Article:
Zoning/Planning and Maryland
More than 200 people turned out last night to debate the merits of allowing wind turbines in state forests.
The vast majority of those who signed up to speak at a public hearing in Annapolis opposed using public lands for private energy projects.
Pennsylvania-based U.S. Wind Force has proposed erecting about 100 turbines in the Savage River and Potomac state forests in Garrett County. ...A hearing Wednesday night in McHenry drew 500 Western Marylanders, most of them strongly opposed.
Critics said allowing what amounts to an industrial project in state forests would set a bad precedent for exploitation of other public lands.
Members of Team Smart, which stands for the group Support More Alternative Renewable Technology that formed a year ago to study the wind turbine issue in Baltimore County, will join other speakers at the Planning Board's public meeting at 5 p.m. in Towson.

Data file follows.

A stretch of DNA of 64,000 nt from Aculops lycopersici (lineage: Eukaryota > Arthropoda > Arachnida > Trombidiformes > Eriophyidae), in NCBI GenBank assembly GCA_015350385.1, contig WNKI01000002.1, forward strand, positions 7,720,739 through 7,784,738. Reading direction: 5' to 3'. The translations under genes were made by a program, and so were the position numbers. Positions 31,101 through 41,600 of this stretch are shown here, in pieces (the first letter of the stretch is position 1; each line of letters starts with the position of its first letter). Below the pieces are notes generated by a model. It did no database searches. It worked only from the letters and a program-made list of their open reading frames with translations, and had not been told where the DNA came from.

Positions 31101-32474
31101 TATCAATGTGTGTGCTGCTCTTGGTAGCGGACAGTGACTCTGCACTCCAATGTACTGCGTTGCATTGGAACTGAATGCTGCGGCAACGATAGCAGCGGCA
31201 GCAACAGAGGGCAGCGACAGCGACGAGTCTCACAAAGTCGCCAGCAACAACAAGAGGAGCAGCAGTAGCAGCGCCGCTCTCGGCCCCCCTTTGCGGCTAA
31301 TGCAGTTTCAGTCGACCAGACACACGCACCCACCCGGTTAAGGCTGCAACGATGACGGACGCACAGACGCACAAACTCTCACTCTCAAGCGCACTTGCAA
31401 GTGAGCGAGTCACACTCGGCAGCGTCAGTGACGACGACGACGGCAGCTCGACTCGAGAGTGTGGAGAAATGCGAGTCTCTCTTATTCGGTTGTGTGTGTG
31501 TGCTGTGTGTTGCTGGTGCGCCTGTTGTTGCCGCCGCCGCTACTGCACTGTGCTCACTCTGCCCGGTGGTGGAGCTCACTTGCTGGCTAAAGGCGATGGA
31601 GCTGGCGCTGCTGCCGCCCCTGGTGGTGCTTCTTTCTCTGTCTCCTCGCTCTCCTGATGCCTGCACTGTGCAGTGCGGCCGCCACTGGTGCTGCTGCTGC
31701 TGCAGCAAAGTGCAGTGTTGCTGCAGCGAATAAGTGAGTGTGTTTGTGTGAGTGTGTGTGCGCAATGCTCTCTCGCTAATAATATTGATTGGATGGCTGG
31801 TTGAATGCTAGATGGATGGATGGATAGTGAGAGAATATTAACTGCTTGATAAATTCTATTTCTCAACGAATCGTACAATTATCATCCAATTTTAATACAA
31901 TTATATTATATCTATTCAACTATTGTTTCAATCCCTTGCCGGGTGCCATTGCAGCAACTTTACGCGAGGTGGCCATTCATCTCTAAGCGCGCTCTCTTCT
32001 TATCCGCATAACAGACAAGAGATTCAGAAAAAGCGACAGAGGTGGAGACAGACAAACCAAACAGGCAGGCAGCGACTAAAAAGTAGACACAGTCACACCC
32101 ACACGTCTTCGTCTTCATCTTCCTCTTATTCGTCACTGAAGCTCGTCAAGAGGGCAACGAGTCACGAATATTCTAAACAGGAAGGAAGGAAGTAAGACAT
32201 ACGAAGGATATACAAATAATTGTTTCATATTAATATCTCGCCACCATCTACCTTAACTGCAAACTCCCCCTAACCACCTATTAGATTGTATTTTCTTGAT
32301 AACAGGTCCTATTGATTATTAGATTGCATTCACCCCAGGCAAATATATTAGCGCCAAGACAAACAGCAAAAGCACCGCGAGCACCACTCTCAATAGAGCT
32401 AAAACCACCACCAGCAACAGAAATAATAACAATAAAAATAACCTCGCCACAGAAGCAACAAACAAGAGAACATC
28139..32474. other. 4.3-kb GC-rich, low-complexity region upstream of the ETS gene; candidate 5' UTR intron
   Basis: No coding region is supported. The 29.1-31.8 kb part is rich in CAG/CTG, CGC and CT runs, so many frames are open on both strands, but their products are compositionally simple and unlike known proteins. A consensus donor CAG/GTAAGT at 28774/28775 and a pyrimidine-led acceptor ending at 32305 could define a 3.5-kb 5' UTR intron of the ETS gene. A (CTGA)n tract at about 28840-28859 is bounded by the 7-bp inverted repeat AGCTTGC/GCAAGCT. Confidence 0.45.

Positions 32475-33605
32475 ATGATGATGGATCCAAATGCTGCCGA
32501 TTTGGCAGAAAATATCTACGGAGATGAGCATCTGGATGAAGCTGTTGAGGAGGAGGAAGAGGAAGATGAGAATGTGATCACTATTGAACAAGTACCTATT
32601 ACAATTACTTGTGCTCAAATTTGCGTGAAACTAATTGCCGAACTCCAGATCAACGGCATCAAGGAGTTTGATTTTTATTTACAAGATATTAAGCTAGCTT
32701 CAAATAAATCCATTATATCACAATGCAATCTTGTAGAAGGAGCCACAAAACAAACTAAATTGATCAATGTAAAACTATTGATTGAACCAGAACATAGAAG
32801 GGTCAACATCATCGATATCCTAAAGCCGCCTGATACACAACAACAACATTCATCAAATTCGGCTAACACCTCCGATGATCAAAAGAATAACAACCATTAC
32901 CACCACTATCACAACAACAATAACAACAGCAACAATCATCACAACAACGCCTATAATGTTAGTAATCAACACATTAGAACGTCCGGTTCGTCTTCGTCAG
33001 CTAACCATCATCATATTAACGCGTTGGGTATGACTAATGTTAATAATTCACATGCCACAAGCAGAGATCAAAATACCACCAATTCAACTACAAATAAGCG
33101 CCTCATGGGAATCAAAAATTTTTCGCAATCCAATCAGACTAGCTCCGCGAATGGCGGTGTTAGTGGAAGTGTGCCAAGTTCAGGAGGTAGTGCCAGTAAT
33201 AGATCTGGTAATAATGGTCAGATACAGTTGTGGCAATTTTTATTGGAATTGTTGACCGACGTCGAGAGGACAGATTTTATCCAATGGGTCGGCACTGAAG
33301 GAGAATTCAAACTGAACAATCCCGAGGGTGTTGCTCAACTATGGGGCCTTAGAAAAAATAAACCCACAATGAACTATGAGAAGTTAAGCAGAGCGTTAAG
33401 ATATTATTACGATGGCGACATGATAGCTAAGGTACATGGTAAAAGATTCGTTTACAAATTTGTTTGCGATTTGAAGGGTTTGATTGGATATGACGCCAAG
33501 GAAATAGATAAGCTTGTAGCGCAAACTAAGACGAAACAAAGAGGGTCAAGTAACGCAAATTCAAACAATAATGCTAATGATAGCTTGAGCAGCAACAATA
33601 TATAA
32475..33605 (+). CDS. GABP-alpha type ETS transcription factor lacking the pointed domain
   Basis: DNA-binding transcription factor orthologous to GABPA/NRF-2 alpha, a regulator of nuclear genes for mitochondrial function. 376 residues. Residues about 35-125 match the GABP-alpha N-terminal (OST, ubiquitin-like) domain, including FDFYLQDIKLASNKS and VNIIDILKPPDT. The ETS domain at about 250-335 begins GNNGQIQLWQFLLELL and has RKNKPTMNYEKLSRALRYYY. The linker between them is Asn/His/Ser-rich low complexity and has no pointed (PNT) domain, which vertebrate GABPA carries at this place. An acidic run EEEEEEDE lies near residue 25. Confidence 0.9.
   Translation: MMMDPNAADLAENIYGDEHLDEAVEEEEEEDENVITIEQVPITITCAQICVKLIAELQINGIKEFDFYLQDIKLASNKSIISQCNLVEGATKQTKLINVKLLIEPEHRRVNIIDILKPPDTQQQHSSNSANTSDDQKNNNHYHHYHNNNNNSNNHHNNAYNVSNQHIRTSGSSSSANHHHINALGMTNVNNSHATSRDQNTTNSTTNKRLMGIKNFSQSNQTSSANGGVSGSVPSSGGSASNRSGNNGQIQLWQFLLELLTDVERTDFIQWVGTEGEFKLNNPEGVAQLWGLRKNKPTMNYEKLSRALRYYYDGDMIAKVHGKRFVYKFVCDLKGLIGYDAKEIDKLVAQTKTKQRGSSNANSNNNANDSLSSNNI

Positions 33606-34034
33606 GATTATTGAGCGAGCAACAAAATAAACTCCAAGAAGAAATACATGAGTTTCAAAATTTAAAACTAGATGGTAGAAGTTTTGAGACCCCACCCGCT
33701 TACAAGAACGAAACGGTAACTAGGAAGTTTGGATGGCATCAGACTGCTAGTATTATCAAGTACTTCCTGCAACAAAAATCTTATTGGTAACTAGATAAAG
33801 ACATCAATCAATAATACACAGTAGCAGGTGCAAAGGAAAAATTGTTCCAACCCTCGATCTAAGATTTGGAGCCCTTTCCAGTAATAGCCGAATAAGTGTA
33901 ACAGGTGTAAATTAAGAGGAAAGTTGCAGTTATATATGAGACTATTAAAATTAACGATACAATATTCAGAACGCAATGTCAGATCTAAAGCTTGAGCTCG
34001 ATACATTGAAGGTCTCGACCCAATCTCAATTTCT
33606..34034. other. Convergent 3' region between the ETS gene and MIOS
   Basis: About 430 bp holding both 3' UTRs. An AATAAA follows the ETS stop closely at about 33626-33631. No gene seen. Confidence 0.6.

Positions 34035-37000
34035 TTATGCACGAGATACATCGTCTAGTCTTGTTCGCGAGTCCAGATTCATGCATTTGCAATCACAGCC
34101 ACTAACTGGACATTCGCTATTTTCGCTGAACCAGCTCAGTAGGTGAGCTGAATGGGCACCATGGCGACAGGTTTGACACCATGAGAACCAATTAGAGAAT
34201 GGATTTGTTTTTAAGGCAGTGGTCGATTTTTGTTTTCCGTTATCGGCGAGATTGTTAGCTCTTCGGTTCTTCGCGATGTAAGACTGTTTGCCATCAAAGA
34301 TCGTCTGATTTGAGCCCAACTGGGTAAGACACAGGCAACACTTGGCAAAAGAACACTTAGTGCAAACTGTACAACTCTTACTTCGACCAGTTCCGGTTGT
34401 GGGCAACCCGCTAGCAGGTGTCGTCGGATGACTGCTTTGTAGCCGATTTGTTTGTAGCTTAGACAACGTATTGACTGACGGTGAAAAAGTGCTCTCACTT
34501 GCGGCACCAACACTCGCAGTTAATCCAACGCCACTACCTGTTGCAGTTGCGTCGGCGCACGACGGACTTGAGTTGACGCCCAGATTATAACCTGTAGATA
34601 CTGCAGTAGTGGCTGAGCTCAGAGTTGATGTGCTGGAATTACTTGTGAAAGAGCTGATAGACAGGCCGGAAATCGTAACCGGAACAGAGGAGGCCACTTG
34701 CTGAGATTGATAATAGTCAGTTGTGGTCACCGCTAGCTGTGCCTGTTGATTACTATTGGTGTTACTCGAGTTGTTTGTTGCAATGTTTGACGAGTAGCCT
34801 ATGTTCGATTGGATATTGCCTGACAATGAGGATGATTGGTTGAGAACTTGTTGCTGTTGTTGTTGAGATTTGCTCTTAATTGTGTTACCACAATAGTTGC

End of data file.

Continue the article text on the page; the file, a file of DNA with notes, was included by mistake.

Key components of the Board's proposed legislation allow turbines on lots of 1 acre or more.
Allegany County's current zoning codes define key terms in regards to wind turbines - but not where, or under what circumstances, they could be allowed.
During a work session Monday, the Planning and Zoning Commission heard reasons why county staff should pursue defining what is and is not permitted in the county for both industrial and residential uses. The commission is expected to approve a study at its June 18 meeting.
Phil Hager, county planning coordinator, said a review should include economic impact, including job creation, the potential for lower energy costs, and the effect of wind farms on the natural habitat and wildlife.
Allegany County government planning staff were directed Wednesday to review ordinances currently in place that might allow or restrict the development of wind turbine farms.
Phil Hager, county planner, said "it might be prudent" for staff to review what current regulations do and do not allow. County officials have remained out of the public spotlight in recent years as the potential for wind energy conversion turbines have focused on land in Garrett County. Allegany County last addressed the issue in 2002, Hager said. ...Hager said Wednesday the review would be an effort to "stay ahead of the curve" of the inevitable dialogue bound to take place.